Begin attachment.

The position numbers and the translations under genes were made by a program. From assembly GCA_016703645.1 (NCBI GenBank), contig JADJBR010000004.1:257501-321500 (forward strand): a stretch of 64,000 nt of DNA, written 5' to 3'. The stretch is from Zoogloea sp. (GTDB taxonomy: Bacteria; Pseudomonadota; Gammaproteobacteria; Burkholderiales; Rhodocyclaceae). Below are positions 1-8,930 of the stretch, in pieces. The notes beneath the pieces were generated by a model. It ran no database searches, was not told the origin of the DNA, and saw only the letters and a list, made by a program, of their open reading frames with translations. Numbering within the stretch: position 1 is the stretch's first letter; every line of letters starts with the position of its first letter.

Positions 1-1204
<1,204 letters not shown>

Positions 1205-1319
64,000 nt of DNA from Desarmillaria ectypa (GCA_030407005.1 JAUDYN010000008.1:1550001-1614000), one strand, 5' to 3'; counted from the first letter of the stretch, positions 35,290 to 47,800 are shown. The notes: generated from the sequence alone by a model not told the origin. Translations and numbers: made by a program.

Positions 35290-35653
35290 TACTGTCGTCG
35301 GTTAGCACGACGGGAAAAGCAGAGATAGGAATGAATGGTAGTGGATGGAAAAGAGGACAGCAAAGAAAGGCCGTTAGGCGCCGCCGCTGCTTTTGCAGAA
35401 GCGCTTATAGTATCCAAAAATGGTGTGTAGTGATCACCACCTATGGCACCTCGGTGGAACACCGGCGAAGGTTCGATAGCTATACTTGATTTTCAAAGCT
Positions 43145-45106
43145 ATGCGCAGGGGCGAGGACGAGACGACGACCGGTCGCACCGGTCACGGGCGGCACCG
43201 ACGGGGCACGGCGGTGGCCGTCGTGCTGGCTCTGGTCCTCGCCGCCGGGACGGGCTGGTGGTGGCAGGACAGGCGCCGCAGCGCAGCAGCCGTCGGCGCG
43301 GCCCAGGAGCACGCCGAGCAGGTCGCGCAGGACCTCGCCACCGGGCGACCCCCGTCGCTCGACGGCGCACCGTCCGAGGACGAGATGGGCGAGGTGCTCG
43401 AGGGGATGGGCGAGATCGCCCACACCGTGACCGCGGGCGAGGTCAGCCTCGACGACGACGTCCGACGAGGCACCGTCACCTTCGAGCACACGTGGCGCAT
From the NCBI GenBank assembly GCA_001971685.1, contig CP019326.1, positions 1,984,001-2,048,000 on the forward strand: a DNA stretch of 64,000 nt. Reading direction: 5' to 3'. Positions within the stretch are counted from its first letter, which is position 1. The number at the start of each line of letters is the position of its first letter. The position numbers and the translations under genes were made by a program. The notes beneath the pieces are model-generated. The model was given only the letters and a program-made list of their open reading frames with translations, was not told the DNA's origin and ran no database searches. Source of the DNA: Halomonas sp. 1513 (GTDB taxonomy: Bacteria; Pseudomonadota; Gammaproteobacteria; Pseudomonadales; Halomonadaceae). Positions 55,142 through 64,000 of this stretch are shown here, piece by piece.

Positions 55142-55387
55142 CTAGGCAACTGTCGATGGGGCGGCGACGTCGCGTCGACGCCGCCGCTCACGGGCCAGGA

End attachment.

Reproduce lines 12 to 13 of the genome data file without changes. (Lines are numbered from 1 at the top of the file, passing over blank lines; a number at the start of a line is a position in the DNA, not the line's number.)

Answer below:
43201 ACGGGGCACGGCGGTGGCCGTCGTGCTGGCTCTGGTCCTCGCCGCCGGGACGGGCTGGTGGTGGCAGGACAGGCGCCGCAGCGCAGCAGCCGTCGGCGCG
43301 GCCCAGGAGCACGCCGAGCAGGTCGCGCAGGACCTCGCCACCGGGCGACCCCCGTCGCTCGACGGCGCACCGTCCGAGGACGAGATGGGCGAGGTGCTCG